Peter Pioppo
A man remembered for his booming voice and fedora.
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The Bat

Food Arts Staff / December 2010

That's how his friends, his co-workers, his colleagues in the hospitality industry knew Michael Batterberry. Herewith a portfolio of remembrances of and appreciations for Michael, the founding editor and publisher of Food Arts, who passed away on July 28, 2010.

Michael Batterberry was one of America's most influential writers on food and restaurants. He created two milestone national food magazines: Food Arts (1988)—the award-winning publication for the restaurant and hotel industries published by M. Shanken Communications—and Food & Wine (1978), a leading consumer publication.

"Michael played a key role in the advancement of America's culinary culture," said Marvin R. Shanken, who brought Food Arts magazine into the M. Shanken Communications group in 1989. "Thanks to his vast knowledge and creativity, his legacy in the food world will live on for generations to come."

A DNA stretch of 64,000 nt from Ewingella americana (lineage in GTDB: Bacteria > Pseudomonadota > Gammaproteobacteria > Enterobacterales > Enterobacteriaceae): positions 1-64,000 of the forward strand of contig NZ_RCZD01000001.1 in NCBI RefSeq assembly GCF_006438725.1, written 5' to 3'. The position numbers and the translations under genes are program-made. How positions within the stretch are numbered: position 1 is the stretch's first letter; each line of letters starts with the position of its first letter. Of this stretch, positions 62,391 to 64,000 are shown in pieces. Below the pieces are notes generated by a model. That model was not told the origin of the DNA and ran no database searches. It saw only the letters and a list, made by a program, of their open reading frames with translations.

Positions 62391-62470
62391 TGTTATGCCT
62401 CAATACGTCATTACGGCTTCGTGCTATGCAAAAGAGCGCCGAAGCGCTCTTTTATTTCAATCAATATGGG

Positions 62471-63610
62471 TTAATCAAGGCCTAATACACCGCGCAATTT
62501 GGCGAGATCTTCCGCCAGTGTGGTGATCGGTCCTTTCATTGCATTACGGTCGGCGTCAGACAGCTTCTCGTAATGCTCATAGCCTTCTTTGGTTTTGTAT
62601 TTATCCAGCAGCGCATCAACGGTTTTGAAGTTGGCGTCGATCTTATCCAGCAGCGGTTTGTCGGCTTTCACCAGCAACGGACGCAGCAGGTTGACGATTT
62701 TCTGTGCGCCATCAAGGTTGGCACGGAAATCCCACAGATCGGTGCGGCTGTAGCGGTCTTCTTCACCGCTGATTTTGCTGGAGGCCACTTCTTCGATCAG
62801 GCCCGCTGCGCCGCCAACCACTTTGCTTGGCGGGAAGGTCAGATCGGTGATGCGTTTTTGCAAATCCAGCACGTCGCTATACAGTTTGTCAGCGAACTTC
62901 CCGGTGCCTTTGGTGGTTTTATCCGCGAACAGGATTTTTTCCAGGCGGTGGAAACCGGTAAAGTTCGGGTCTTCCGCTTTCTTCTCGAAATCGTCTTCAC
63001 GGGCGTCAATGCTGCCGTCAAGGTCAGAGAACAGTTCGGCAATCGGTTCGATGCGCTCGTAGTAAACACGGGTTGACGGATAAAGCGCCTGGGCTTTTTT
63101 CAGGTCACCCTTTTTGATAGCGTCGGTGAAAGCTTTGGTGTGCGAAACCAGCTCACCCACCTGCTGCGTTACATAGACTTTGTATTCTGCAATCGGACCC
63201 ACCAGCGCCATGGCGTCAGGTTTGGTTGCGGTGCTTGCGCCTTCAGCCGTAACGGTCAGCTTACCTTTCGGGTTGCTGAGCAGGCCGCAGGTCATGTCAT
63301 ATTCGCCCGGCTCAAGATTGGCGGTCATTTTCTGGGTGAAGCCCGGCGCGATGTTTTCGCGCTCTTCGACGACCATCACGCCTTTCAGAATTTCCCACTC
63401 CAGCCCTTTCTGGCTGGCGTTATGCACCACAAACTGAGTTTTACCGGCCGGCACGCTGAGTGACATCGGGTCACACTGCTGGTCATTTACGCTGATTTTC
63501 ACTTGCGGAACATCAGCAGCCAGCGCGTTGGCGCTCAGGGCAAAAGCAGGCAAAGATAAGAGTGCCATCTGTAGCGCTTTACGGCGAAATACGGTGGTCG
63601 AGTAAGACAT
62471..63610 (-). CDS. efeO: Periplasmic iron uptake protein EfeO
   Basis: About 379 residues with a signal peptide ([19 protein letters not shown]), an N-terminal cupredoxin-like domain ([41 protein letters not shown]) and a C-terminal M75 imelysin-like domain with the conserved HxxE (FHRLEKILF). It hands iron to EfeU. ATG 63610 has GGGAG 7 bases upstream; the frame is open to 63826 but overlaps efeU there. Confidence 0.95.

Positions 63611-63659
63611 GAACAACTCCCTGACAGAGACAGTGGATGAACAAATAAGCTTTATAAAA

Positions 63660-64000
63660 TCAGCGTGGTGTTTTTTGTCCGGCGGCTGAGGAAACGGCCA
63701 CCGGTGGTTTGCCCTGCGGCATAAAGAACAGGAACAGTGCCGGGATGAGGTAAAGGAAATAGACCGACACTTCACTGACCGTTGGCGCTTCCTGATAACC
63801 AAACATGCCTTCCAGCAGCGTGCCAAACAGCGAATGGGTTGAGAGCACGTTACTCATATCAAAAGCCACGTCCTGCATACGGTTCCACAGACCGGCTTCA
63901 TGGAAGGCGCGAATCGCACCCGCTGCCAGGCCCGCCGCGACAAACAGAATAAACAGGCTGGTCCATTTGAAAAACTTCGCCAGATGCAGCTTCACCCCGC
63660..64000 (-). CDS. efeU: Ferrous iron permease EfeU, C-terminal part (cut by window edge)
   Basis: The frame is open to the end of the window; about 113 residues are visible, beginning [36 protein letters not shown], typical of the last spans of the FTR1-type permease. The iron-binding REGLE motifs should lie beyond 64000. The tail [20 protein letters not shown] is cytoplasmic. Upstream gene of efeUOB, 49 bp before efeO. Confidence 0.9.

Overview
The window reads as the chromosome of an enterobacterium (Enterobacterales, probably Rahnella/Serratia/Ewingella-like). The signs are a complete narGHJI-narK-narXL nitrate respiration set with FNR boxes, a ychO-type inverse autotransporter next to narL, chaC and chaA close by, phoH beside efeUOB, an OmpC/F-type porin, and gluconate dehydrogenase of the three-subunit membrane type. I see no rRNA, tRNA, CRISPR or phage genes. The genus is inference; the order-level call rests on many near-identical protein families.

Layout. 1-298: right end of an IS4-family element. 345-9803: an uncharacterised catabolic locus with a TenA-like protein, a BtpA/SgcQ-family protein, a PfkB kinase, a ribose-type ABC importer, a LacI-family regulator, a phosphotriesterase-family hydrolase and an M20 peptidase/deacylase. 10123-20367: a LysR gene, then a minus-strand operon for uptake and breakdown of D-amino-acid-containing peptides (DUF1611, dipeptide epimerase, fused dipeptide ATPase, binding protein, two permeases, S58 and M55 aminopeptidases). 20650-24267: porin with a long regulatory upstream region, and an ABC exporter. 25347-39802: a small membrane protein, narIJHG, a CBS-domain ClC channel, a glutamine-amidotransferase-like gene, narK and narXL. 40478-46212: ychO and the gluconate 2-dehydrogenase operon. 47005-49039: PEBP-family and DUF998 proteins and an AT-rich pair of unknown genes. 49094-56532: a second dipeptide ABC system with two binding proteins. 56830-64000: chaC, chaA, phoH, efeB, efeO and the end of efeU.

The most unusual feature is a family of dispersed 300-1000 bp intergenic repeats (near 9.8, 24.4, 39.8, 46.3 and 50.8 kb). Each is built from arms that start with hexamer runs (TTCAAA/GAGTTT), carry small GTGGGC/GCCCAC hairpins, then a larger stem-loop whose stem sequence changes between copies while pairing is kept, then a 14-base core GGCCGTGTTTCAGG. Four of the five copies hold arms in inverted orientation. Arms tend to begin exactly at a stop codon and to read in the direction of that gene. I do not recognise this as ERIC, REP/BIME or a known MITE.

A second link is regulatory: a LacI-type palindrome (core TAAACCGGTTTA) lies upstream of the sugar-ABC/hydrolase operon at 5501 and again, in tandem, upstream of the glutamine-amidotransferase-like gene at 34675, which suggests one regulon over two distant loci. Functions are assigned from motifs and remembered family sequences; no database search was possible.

In May, the Batterberrys—Michael and his wife, Ariane, co-founder of both Food & Wine and Food Arts, received the James Beard Lifetime Achievement Award for 2010, a public affirmation of their major role in nurturing and shaping the surging growth of the American food, restaurant, and hospitality universe (see Beard Awards videos on

Batterberry was born April 8, 1932, in England, where he lived until he was about 7, when he and his family moved to Cincinnati, where his father was a Procter & Gamble executive. He led a picaresque life before beginning his career in food journalism; he was a cabaret singer in Rome, a sketch artist for the Paris Review, and worked on numerous Italian films. At various times he also lived in France and Venezuela, where he built floats for Carnivale and designed an Alpha Romeo showroom. Singly or with Ariane, he wrote 18 books on food, art, and social history. Their On the Town in New York (1973) was long the standard history of dining in the city. It was updated and reissued in 1999.